Music video[edit]

The music video for the song, directed by Godley & Creme, features a gold silhouette of Sting singing the song while walking through a dark village at night containing common features seen throughout the UK such as a red telephone box and a red pillar box. Scenes also feature Sting singing the song while bathed in blue and gold light. The silhouette of Sting is shown as such that the background inside him exactly matches the background of the surrounding village, only the version inside of him is bright and bustling with people, while the version outside is dark and dead. The video ends with the camera going into the silhouette and Sting's clothing disappearing, showing a final shot of the village at daylight and with various people.


"Fields of Gold" was the second single released from the album after "If I Ever Lose My Faith in You". The single reached No. 16 on the UK Singles Chart,[9] No. 23 on the Billboard Hot 100[10] and No. 2 on the Canadian RPM Top Singles chart.[11] It was also a hit in Germany, Iceland, Ireland, the Netherlands, Switzerland and many other countries.

The song was included in Sting's first compilations album issued under the title Fields of Gold: The Best of Sting 1984–1994 and released in 1994 and in a later compilation The Very Best of Sting & The Police in 1997. It was re-recorded by Sting in 2006 as a bonus track for his classical album Songs from the Labyrinth, in which the song was accompanied entirely by a lute.

In an interview at the Liverpool Institute for Performing Arts Paul McCartney stated that "Fields of Gold" was a song he'd wish he'd written himself.[12]

Track listing[edit]

UK 4-track CD single[13]

  1. "Fields of Gold"
  2. "King of Pain" – Live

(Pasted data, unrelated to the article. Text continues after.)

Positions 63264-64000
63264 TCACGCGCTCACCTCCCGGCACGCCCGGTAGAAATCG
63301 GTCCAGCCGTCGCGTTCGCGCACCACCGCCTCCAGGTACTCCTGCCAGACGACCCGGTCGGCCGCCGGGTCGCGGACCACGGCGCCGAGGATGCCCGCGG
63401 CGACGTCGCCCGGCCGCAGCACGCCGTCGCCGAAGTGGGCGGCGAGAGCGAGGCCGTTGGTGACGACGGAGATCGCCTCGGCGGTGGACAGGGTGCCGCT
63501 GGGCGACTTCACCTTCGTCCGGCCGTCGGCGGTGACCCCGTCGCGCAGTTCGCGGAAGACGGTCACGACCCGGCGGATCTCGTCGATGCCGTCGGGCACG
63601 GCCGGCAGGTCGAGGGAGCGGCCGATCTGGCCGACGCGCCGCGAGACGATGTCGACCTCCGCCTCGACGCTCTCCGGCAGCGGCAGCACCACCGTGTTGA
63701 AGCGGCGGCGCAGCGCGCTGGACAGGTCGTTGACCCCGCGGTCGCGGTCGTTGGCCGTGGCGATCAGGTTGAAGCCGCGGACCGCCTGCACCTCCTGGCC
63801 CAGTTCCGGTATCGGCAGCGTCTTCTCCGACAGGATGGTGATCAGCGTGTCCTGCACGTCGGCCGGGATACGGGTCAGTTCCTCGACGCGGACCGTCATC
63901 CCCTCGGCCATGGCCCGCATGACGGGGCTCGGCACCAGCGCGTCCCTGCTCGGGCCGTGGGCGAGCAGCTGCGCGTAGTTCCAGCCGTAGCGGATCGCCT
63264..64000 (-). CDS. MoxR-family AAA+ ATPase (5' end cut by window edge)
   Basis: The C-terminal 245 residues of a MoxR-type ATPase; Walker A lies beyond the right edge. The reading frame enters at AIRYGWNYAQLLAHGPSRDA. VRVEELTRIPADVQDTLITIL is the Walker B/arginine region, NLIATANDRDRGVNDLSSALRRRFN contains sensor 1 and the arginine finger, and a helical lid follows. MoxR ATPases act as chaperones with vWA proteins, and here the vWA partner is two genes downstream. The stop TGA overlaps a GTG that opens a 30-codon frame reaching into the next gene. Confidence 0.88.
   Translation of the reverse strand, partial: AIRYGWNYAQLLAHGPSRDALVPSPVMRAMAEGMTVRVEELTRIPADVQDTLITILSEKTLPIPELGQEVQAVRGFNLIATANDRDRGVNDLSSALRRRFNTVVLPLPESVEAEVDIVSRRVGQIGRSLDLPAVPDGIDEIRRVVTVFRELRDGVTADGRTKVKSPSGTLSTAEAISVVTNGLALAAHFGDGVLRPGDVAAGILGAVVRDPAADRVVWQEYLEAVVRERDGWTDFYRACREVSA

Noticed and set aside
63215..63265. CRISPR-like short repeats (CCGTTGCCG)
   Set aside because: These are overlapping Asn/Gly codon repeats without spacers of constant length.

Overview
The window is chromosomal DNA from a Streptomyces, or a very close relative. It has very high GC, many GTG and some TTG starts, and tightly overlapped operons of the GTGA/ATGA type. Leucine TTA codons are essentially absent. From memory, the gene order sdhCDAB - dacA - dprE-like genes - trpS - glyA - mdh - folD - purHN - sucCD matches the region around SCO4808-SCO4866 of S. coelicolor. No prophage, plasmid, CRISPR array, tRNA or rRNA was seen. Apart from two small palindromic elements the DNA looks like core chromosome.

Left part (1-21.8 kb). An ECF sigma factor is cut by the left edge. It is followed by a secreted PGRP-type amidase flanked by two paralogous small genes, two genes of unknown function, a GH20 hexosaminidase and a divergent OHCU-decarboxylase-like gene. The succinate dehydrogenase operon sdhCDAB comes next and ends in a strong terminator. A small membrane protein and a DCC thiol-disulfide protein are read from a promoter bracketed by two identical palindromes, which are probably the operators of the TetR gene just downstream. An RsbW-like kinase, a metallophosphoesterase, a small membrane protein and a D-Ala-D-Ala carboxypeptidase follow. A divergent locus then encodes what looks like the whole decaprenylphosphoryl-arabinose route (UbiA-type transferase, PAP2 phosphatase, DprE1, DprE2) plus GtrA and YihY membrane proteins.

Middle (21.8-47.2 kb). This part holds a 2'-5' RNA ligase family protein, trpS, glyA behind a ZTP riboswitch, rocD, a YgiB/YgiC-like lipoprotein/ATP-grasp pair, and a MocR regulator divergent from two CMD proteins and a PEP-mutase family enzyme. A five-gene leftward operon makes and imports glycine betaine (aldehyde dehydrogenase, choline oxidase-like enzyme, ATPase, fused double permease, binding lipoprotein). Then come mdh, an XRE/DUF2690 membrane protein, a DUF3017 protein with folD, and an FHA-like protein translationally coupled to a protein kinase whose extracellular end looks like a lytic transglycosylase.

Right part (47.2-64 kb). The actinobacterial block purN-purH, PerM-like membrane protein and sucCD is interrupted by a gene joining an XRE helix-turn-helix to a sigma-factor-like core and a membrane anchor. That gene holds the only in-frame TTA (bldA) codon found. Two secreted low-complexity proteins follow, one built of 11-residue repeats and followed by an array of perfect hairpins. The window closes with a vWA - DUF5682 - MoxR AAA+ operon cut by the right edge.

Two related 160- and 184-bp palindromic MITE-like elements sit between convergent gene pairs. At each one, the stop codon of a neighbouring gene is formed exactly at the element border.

3. "Fragile" – Live
  4. "Purple Haze" – Live

Rare UK limited edition 4-track gatefold CD single[13]

  1. "Fields of Gold"
  2. "Message in a Bottle" – Live
  3. "Fortress Around Your Heart" – Live
  4. "Roxanne" – Live



Sting's version[edit]

Region Certification Certified units/sales
Italy (FIMI)[38]
sales since 2009
Gold 25,000double-dagger

double-daggersales+streaming figures based on certification alone


  1. ^ "Katie Melua page". Eva Cassidy Web Site. Retrieved 3 February 2020.
  2. ^ Copsey, Rob (7 November 2017). "The Official biggest selling Children In Need singles revealed". Official Charts Company. Retrieved 26 May 2019.
  3. ^ "Lyrics by Sting - to be published as a Dial Press Hardcover on October 23, 2007...". Retrieved 21 May 2017
  4. ^ Erlewine, Stephen Thomas. "Sting – Ten Summoner's Tales". AllMusic. Retrieved 9 November 2020.
  5. ^ Flick, Larry (15 May 1993). "Single Reviews" (PDF). Billboard. p. 84. Retrieved 26 October 2020.
  6. ^ Bray People. 23 July 1993. p. 26. Retrieved 26 November 2020.
  7. ^ Bowling, David (22 June 2007). "Ten Summoner's Tales – Sting". The Daily Vault. Retrieved 20 November 2020.
  8. ^ "REVIEW: "TEN SUMMONER'S TALES" BY STING (CD, 1993)". Pop Rescue. 17 July 2015. Retrieved 4 December 2020.